8.3      Question submitted by councillor MORSE TO THE leader of the council – councillor edwards:


“The Sub National Population Projections (SNPP) dated 2019 confirms that the borough had approximately 42,000 people who are in the current highest vaccination priorities of 1 to 5.


“Is the Council able to confirm the number of vaccination sites and transport arrangements needed to minimise the time for this process to be completed and be able to provide weekly reports on the number of people vaccinated?”


Councillor Edwards advised that the vaccination rollout was a health led programme but that the Council had been working in partnership with health colleagues to find suitable sites for the vaccination centres. The vaccination programme was under central NHS command and control, was expanding daily and had been broadly organised into two streams:

1.      mass vaccination centres had been set up across the country organised centrally with no local involvement. The open units had not been ideally located for Hillingdon residents with the closest centres being in Stevenage, Epsom and the Docklands. Of the ten being set up in North West London, three would be in Hillingdon providing a high degree of accessibility for residents (Winston Churchill Hall in Ruislip, Compass Centre near Heathrow and a site to be confirmed in the Hayes area). The first two would be operational by 1 February 2021 and residents were asked not to attend these centres unless called to do so by the NHS. It was anticipated that, when up to speed, these three centres would have a maximum capacity of 10,000 vaccinations per day.

2.      community sites were being coordinated by North West London Health and Care Partnership, covering Hillingdon, Brent, Harrow, Hounslow, Ealing, Hammersmith & Fulham, Kensington & Chelsea and Westminster, but were being managed locally by Primary Care Networks. There were currently two community sites in Hillingdon based at Ruislip Young People’s Centre which opened on 16 December 2020, and the Navnat Centre in Hayes which opened on 14 January 2021. These two sites had a capacity of 1,375 vaccinations per day. Roving vaccination teams had been operating from these community sites to reach care home residents and, in due course, would visit house-bound residents.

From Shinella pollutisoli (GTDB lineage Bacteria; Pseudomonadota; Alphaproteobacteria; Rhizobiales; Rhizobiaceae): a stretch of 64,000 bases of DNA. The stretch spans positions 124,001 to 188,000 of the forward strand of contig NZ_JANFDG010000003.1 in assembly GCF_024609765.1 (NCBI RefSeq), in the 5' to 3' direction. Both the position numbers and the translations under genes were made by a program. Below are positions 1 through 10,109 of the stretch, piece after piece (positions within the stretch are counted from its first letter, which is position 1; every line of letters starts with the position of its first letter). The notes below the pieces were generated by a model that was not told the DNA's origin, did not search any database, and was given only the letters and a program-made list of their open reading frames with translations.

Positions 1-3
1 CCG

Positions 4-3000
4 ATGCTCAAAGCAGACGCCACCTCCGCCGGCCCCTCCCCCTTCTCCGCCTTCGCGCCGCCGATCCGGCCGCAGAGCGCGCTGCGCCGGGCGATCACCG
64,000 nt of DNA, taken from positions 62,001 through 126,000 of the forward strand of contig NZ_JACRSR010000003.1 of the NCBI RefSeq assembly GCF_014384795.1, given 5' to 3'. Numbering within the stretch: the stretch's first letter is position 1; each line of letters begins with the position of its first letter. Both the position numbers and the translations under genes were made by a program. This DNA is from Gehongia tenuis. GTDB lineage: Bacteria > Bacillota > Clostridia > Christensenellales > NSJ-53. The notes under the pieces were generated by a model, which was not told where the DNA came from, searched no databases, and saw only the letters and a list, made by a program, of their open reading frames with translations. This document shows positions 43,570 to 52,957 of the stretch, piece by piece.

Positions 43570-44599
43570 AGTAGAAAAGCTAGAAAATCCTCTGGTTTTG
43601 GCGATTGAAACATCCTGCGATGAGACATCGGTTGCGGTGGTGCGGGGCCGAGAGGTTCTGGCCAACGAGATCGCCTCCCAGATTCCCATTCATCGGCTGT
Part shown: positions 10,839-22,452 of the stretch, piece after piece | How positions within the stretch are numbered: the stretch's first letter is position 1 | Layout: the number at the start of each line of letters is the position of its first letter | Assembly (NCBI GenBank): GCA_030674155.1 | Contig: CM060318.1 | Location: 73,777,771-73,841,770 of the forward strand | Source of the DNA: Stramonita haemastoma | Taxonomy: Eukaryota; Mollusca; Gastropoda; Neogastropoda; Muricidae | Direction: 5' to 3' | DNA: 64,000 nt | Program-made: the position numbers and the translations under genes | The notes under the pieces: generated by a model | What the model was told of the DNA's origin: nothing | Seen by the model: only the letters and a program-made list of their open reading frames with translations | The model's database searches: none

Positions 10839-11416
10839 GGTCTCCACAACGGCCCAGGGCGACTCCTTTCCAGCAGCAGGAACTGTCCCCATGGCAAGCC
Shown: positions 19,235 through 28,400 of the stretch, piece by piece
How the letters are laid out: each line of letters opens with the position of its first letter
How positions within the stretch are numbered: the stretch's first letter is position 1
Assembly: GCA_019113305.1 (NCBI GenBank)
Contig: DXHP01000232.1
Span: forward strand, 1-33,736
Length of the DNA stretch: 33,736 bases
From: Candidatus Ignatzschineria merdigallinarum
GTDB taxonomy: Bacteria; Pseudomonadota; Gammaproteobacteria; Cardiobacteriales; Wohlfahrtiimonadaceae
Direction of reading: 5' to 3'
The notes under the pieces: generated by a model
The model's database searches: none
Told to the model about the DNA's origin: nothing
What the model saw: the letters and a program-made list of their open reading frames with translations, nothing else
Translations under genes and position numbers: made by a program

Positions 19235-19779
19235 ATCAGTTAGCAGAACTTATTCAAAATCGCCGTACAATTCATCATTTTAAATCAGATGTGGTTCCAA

In addition, Hillingdon Hospital had been providing a vaccination service for health and social care staff from across the NHS, Council, private providers and charities.  The Council’s social care programme started on 13 January 2021 with the intention of vaccinating all 6,000 front line staff (including those from private provision) by 14 February 2021.


Some community pharmacies would also be incorporated into the community stream and the first pharmacy to open for vaccinations would be in Stockley Park. The priority order for vaccinations had been determined nationally and the first tranche from the priority list would be vaccinated by 14 February 2021. This tranche of 41,255 individuals consisted of residents in care homes for older adults, front line health and care staff, residents over 80, residents over 75 and residents over 70. Community health colleagues had advised that 10 of the Borough’s 36 care homes had been completed and 23% of the over 80s had been vaccinated. 


The infrastructure and staff had been coming on stream to markedly increase the rate of vaccination and steps were being taken to expand capacity even further. Health colleagues had been confident that, subject to a reliable supply of the vaccine, Hillingdon would meet the 14 February 2021 target. 


The Council would be advised of subsequent vaccination targets and delivery cohorts and would monitor performance against those targets.  Officers would be monitoring the situation closely but did not yet have any details around the reporting regime or how frequently updates would be provided by the NHS or to what detail.  The Leader had been given assurance that the performance of the local community sites would be reported to the Council on at least a weekly basis.